When the house was purchased, the dark room in the basement did not look like much, admit its owners. But each of its faults represented a driving force in the eyes of this couple who find their happiness in an artistic bubbling.

“From the first visit, I immediately saw the workshop that we had always dreamed of having, Pierre and I. It was a fairly ordinary room, with pipes in the ceiling and pillars right in the middle because of the metro passing below. But, in my eyes, these columns divide the space perfectly! Exclaims Fabienne Drouin, still excited by the memory of those first steps in their duplex in Ahuntsic, 20 years ago.

Her husband, Pierre Bourque, agrees. “Fabienne saw before anyone else what this room could become. She imagined what she is today: a perfect place to create for both of us,” he says.

The piece testifies to the abundant imagination of this plastic arts teacher, now retired, and of this massage therapist passionate about the invention of board games. Walls and shelves are full of photos, drawing notebooks, mixed works and game pieces accumulated over the years.

Other projects, some finished and others awaiting time or inspiration, are piling up on work tables and along walls.

Never short of ideas, Fabienne Drouin devotes herself without restraint to any technique of painting, drawing and crafts. For his part, Pierre Bourque does not hesitate to tame the sewing machine or the scroll saw to create the pieces straight out of his playful spirit.

“Sometimes Fabienne tells me that I should test my game mechanics before devoting so much time to her aesthetics. But, in my head, I already know all the rules and the elements that I need,” says Bourque. His games of skill, he creates them mainly to amuse the children of the daycare service, at the neighboring school, where he works. He has three commercial games to his credit.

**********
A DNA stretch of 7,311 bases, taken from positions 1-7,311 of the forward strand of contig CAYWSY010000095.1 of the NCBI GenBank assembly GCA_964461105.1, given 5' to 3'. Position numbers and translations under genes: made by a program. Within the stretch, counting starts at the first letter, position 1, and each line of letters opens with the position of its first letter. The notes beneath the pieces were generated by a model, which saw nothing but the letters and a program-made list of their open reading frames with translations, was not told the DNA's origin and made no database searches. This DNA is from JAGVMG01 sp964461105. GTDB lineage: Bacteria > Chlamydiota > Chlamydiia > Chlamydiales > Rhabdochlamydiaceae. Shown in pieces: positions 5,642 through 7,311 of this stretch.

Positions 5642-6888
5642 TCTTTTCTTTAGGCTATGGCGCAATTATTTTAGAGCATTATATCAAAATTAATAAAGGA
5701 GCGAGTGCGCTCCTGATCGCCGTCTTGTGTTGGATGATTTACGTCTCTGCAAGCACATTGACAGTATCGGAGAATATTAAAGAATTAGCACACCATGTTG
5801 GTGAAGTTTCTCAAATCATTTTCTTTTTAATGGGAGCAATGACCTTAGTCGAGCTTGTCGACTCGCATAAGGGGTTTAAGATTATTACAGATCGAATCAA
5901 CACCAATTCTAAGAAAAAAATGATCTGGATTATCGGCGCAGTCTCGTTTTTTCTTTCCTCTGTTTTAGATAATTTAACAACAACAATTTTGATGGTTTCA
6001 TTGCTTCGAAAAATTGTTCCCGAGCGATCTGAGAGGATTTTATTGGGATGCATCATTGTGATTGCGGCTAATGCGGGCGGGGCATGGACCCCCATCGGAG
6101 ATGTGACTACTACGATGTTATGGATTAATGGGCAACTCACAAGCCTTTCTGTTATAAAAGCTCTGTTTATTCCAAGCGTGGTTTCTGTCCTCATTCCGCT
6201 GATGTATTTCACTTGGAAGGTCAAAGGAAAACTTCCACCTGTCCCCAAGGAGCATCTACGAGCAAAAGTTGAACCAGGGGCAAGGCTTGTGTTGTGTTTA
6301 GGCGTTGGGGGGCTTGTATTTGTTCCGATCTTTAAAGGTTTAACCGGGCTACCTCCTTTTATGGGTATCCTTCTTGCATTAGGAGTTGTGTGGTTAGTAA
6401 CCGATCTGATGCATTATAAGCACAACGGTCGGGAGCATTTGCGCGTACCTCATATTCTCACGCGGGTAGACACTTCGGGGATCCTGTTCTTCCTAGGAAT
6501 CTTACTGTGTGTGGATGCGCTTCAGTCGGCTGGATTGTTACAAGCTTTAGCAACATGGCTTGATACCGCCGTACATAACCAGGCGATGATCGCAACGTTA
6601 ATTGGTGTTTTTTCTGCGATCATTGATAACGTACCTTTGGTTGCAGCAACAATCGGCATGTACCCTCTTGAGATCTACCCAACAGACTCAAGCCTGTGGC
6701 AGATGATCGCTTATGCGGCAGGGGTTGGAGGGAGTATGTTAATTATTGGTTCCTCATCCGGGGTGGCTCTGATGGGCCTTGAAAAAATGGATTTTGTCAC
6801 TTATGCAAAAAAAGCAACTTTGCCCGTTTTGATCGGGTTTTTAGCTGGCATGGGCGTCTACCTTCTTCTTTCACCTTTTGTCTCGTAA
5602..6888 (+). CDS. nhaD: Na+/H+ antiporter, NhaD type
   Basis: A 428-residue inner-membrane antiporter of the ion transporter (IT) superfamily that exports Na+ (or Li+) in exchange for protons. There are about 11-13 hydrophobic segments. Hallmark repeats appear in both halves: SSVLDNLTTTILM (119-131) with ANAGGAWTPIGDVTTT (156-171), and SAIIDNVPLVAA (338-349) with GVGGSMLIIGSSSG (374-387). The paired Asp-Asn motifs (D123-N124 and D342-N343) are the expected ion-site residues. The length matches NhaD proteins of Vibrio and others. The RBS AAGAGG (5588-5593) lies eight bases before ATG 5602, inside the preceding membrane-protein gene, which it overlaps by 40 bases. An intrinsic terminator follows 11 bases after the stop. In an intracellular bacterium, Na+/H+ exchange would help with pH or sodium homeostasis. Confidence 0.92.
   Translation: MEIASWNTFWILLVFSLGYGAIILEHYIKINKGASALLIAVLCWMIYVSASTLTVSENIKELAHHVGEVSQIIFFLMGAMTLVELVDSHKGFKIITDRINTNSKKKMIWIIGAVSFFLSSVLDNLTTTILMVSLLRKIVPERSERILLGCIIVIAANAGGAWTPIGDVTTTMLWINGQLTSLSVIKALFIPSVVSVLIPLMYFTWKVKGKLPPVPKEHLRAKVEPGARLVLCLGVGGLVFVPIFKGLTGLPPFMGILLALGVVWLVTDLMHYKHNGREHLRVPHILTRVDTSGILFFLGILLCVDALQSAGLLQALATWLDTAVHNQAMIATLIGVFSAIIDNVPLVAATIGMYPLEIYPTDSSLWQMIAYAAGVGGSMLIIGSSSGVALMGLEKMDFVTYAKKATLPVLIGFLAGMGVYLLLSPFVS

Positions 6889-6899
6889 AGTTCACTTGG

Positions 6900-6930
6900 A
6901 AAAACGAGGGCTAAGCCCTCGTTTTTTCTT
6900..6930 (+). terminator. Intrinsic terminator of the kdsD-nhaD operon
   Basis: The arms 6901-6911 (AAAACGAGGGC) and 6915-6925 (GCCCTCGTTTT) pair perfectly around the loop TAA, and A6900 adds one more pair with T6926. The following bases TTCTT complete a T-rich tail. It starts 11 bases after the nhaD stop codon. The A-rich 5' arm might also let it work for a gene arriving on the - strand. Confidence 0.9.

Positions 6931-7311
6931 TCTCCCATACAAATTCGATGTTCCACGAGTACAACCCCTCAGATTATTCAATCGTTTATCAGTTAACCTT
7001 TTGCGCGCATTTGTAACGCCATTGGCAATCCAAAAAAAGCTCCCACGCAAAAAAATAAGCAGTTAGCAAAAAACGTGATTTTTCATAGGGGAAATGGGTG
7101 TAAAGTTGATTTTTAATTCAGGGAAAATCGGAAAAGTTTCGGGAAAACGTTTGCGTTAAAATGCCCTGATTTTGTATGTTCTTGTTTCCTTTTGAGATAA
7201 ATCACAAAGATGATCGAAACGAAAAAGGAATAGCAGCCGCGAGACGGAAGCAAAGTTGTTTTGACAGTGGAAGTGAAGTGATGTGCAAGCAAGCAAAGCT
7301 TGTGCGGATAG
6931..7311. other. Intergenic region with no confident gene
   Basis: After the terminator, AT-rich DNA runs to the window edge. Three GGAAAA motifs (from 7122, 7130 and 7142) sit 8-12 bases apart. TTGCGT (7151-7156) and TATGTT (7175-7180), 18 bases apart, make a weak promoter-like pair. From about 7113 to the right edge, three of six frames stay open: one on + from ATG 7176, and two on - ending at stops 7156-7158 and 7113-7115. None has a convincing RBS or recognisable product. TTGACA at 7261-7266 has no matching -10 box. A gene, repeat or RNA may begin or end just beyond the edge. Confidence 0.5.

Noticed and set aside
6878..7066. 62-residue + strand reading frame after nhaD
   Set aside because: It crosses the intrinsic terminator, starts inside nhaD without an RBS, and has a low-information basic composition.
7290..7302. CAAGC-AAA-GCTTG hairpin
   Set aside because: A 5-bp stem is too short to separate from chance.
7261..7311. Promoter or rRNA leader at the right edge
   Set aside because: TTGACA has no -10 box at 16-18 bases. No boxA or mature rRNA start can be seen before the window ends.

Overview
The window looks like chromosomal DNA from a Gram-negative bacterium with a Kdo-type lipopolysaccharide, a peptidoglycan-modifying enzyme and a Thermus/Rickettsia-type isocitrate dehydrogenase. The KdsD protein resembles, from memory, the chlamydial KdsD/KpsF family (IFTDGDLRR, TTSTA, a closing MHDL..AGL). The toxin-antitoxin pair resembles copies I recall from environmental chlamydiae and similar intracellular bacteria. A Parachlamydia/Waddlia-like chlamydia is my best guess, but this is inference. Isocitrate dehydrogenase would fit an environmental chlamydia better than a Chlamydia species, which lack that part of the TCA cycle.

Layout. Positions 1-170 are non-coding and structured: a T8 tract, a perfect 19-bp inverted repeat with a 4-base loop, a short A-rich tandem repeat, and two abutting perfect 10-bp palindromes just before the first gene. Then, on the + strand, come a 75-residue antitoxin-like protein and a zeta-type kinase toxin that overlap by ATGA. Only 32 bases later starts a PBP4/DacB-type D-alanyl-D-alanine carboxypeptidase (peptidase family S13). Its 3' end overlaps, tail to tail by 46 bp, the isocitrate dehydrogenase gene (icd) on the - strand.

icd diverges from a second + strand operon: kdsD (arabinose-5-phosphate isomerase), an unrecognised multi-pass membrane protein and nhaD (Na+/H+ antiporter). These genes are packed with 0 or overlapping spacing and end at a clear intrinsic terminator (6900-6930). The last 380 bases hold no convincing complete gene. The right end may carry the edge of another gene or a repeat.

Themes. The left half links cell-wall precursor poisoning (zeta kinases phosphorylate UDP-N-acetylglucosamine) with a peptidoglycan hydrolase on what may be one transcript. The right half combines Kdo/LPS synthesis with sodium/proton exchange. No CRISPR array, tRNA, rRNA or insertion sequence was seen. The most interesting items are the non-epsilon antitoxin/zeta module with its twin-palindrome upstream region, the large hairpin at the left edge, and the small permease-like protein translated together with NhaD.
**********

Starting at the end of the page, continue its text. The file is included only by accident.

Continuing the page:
“Fabienne often has flashes of genius,” confirms her admiring husband. She advances my ideas by suggesting approaches that I had not considered. »

This playful and artistic complicity has always been the trademark of this slightly mismatched couple, he with his almost six and a half feet, and her with just 5 feet. “I checked the height of the ceilings before I bought the house,” the woman slips in, smirking.

The door frames have nevertheless been raised after two painful frontal impacts, specifies the giant.

When they first dated, Fabienne Drouin was working as a picture framer. Her artistic desires, she kept them for her personal hobbies. “But I kept telling her that she should rather focus on what she puts in her frames,” says her lover who knew how to be persuasive.

After returning to school, Ms. Drouin taught art for 20 years in secondary schools. Even today, she teaches at a community center near her home.

For his part, Mr. Bourque added the practice of acupuncture to that of massage therapy. But his hobby was always creating games. So, evenings and weekends, they often devoted them to their personal projects, side by side, in their small apartment.

Hence the happiness of having found a large creative space when buying their house. The vulgar ABS pipes have been painted to camouflage themselves through the copper piping. The shredded wood floors were left in place to retain the artisanal character, and their new yellow color immediately brightened up the room. Furniture salvaged here and there completed the picture wonderfully.

“It’s everything we had dreamed of for a long time,” says Ms. Drouin.

Years have passed, but the couple still find renewed pleasure in descending there, a bottle and two glasses in hand, at the end of the day. “I’m still waiting for that moment. I ask Fabienne, “When are you getting off?” I’m as impatient as a child,” Mr. Bourque acknowledges.

Once reunited, they start the music, allow themselves a few dance steps or undertake a game of improvisation according to new homemade rules. “Fabienne has incredible acting talent. She manages to play three roles at the same time, ”underlines her playmate.

“It’s a place of freedom. Here, you can be whatever you want,” summarizes Ms. Drouin.